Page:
It’s also not clear how many of the 86 voters were among the 2,600 names that have been sent to local supervisors of elections for possible removal.

Local press reports have said some of the voters who have been removed in recent weeks were taken off voter rolls after they voluntarily came forward or were sought out by local officials not using the list sent to them by the state. For example, the Palm Beach Post reported that the one purged voter from Palm Beach County who was removed, Anabel Gomez, had to have come to the local supervisors and asked to be removed, because the local supervisor, Democrat Susan Bucher, never sent out any letters seeking to remove voters identified by the state.

It is a felony for non-citizens to register to vote, and at least some of those removed are likely to face charges if local prosecutors pursue them.

Of the 86 registered voters the state said local supervisors had removed in the last couple months, more than half – 44 of them – were in Lee County. No other county came close – Miami-Dade was next with 15 – suggesting the Lee County Supervisor of Elections office was much more aggressive during the period in culling the voter rolls of ineligible voters.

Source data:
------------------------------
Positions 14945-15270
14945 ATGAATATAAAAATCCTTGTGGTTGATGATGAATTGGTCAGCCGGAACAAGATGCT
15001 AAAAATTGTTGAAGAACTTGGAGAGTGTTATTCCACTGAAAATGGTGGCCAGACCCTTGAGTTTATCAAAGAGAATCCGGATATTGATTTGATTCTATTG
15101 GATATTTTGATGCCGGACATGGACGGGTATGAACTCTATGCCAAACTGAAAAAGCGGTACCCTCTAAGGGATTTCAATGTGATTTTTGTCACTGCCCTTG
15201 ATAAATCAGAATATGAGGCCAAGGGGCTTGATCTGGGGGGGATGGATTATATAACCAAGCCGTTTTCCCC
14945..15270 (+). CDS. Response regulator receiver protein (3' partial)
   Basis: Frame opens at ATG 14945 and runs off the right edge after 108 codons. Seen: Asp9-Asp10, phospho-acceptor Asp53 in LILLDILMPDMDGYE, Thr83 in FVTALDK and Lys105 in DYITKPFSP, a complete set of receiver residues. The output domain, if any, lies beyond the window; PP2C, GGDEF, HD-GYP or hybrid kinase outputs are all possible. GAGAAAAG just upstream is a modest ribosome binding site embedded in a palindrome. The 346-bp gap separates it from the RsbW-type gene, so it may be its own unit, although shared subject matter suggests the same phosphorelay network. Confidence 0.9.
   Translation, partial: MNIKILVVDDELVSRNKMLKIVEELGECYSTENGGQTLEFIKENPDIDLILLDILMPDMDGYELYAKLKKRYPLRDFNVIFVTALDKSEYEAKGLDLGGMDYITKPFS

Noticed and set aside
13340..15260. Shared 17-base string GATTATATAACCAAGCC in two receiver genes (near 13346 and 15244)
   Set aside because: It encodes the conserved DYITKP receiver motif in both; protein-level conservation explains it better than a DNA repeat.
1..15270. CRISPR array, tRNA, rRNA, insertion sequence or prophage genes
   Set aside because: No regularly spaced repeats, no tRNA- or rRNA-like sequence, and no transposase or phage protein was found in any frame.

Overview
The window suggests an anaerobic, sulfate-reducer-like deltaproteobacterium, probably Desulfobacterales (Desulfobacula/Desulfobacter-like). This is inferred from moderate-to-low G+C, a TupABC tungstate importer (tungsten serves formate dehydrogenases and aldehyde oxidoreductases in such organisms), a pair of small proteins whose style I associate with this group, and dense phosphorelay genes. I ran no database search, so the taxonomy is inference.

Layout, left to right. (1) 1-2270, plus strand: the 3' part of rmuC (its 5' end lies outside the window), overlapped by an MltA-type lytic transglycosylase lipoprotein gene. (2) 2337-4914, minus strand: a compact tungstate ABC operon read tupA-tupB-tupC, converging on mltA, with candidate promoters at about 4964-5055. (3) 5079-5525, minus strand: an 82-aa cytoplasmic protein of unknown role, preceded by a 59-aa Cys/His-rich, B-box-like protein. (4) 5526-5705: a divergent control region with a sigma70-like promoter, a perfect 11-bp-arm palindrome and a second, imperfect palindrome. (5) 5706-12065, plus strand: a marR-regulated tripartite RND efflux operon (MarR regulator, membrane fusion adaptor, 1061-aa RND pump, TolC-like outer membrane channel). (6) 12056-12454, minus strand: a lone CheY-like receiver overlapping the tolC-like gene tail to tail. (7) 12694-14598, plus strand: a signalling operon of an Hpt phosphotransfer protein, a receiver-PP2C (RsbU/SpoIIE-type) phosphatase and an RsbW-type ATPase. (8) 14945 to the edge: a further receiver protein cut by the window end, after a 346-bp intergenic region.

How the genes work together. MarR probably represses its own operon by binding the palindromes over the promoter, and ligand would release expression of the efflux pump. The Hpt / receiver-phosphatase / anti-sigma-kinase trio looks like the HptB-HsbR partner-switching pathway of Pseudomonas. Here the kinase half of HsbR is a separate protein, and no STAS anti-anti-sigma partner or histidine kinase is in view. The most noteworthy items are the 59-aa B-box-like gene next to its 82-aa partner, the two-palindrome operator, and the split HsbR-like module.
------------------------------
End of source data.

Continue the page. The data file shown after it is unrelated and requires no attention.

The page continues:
While the names on the list do suggest that many of those purged are Hispanic, many of them have names that suggest they’re not, from Ardalan Heshmat in Alachua County to Lyudmyla Oleynikova, Stacey Lewis and Margaret White in Lee County.

–Michael Peltier and David Royce, News Service of Florida

11 Responses for “Gov. Scott and Obama Administration in Dueling Lawsuits Over Illegal Voter Purge”

  1. John Boy says:

    I have yet to meet a single person who will admit that they voted for the Fraudster. Why doesn’t the DoJ simply arrest his ignorant ass, drag him away in handcuff let they did his hero, George Wallace. Stop the silly lawsuit and just arrest him.

  2. elaygee says:

    I am still in disbelief that enough idiots voted for this thief to make him supreme ruler of our state.
    Have you seen the first victims of this “non-citizen” voter purge? A WWII hero born in Brooklyn, a nurse born in Wisconsin, a retired schoolteacher born in Boston. (All Democrats, not coincidentally)

    • anon says:

      The same folks are going to be voting for Romney. This invisible voters.

      One of the differences between Scott and Romney is that Romney is telling you up front how he is going to screw anyone who isn’t wealthy like him.
      Scott didn’t.

  3. Yellowstone says:

    And what are the odds that all are registered as Democrats . . . ?